'They claimed the road was not protected so they could proceed, but it was all the way.' Bob adds. 'It was a daytime jump and we all landed in the designated drop area - it was certainly different', Bob said. 2nd Battalion of 502nd PIR landed on the dropzone at 13.30 and within 1 hour and 10 minutes was 97 percent complete. In Normandy it took half a night to assemble 6 men...
Carleton and Easy Company were involved in the attack on Best, by the complete 2nd battalion of the 502nd Parachute Infantry Regiment, 101st Airborne Division.

Dutch Currency & Jumpwing Bracelet

The mission to Best was considered of such routine nature (upon basis of G2 reports) that at first only a platoon had been assigned to seize the town and the bridge. The force was increased to a company at the request of the Battalion Commander. So company H moved from dropzone 'B' to the east towards the bridges at Best to clear this routine mission. But it turned out a complete different story. H-Company had focussed of the church steeple of Best, figuring that keeping on that line they would hit the canal halfway between the railroad and highway bridges. Moving through the woods they had lost sight of the steeple and came out near the highway about 600 yards north of their calculated point, encountering increasing enemy fire.
1st Battalion of 502nd had moved into the woods and dug in for the night with their Main Line of Resistance (MLR) near the edge of the woods, facing towards Best.
At September 18th the 2nd Battalion of 502nd PIR (Dog, Easy and Fox Company) was moving towards Best from the north. They had moved in column of companies to a position at Fraterhoef and set up a perimeter defense the day before.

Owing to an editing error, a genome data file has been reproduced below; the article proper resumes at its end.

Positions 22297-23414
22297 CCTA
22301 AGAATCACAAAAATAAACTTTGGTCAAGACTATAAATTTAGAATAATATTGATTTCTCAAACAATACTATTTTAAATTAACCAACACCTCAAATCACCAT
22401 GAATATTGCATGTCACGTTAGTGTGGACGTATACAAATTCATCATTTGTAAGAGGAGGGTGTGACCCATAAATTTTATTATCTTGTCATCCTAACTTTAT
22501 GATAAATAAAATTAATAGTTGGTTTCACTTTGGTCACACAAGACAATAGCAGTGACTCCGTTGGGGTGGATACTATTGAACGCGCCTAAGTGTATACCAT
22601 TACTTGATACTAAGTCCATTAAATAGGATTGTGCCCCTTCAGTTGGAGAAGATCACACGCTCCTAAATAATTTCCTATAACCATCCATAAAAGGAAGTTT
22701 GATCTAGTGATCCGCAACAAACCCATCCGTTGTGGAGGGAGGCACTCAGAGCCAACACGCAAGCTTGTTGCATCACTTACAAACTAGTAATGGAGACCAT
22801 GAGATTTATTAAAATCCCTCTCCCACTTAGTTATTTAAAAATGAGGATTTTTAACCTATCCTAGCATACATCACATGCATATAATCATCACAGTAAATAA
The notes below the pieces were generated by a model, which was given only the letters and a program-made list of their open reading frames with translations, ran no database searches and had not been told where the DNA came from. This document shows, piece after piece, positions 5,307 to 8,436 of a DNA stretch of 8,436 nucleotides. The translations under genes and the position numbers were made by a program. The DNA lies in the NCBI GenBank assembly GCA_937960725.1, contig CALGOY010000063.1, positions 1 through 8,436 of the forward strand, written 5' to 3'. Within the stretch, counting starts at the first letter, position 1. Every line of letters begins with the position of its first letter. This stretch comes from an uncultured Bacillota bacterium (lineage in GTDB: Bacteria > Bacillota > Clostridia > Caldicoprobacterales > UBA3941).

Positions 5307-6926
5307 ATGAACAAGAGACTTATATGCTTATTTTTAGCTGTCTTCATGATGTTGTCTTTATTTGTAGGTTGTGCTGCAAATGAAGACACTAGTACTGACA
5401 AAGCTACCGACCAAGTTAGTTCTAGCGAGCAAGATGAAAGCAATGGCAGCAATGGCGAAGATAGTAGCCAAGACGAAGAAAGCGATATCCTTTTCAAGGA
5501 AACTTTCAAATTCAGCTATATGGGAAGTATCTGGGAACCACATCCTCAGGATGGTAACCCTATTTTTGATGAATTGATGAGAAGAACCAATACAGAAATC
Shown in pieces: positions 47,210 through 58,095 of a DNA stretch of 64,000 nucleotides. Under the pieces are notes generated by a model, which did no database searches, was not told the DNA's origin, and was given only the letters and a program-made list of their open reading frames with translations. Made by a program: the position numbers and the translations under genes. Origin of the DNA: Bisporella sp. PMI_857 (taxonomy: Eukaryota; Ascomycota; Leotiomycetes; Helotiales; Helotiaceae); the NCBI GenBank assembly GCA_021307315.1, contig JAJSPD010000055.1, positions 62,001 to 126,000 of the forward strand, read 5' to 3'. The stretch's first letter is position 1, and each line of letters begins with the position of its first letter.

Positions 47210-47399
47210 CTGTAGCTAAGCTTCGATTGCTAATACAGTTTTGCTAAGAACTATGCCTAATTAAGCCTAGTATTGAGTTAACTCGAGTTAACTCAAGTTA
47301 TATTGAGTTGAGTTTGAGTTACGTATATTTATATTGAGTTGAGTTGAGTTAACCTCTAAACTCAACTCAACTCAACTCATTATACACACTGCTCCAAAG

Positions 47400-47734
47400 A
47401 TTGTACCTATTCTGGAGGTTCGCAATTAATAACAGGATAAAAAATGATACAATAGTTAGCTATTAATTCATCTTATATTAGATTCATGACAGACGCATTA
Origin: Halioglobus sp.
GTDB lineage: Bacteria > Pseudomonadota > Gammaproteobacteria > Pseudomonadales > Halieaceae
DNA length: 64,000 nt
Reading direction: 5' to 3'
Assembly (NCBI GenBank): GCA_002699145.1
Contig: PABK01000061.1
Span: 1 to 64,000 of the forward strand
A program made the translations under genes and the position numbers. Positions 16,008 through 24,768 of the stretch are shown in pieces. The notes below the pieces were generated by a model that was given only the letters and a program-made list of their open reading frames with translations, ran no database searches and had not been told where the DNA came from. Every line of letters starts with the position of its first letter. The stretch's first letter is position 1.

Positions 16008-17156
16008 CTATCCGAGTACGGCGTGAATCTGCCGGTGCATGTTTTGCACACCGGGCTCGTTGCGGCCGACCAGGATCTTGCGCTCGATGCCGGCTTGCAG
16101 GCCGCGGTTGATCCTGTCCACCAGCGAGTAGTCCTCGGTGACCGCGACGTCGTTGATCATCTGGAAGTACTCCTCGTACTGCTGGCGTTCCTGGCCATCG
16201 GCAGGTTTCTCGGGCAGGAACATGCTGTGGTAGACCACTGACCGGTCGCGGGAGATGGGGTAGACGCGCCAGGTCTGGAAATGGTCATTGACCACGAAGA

At 04.00 in the morning Colonel J.H. Michaelis, commander of the 502nd PIR alerted 2nd battalion to move towards Best. The mission became to drive in to Best and then swing south to the bridges. Around Molenkampen they encountered heavy fire but they kept going in the direction of the highway.
The Dutch had been haying and the fields were covered by small piles of uncollected hay. It turned out to be the only cover for Bob Carleton and his company. On a wide front the 'line' rippled forward in perfect order, with perfect discipline, each group of 2 or 3 men dashing to the next hay pile. But the German machineguns fired into the hay, setting it afire, wounding or killing the behind them. In the official report it reads; 'I heard someone yell: 'Sergeant Brodie, you're next'. Another man behind the hay pile yelled: 'Brodie is dead, but I'm coming on', and he jumped up and ran ahead'.
The strength of the enemy in and around Best had been estimated at one 1/3rd of what it turned out to be, until the 2nd battalion of the 502nd met it head-on.
Mopping up the area around Best the 502nd made over 1100 prisoners. Supporting tanks from the 7th British Armored took up positions in the field north of the Canal. 2nd battalion organized a defensive position on the west of the road from the Canal. Within this zone they destroyed six 88mm guns.
Eventually Dog, Easy and Fox company left the positions to pull back to St Oedenrode.
One month later, Best was still in enemy hands, and so was much of the ground over which the 502nd PIR had fought in the first days, trying for the town and the bridge.
Bob puts in all in perspective: 'The British paratroopers where wiped out.' Amongst other reasons because the British tanks didn't make it all the way along 'Hells Highway'.

As the campaign wore on, the Dutch countryside became a muddy, wreckage strewn plain. Transports braved the Flak again and brought supplies for the Eaglemen who were fighting up and down the flanks of the highway, turning back frequent enemy attempts to cut the supply route.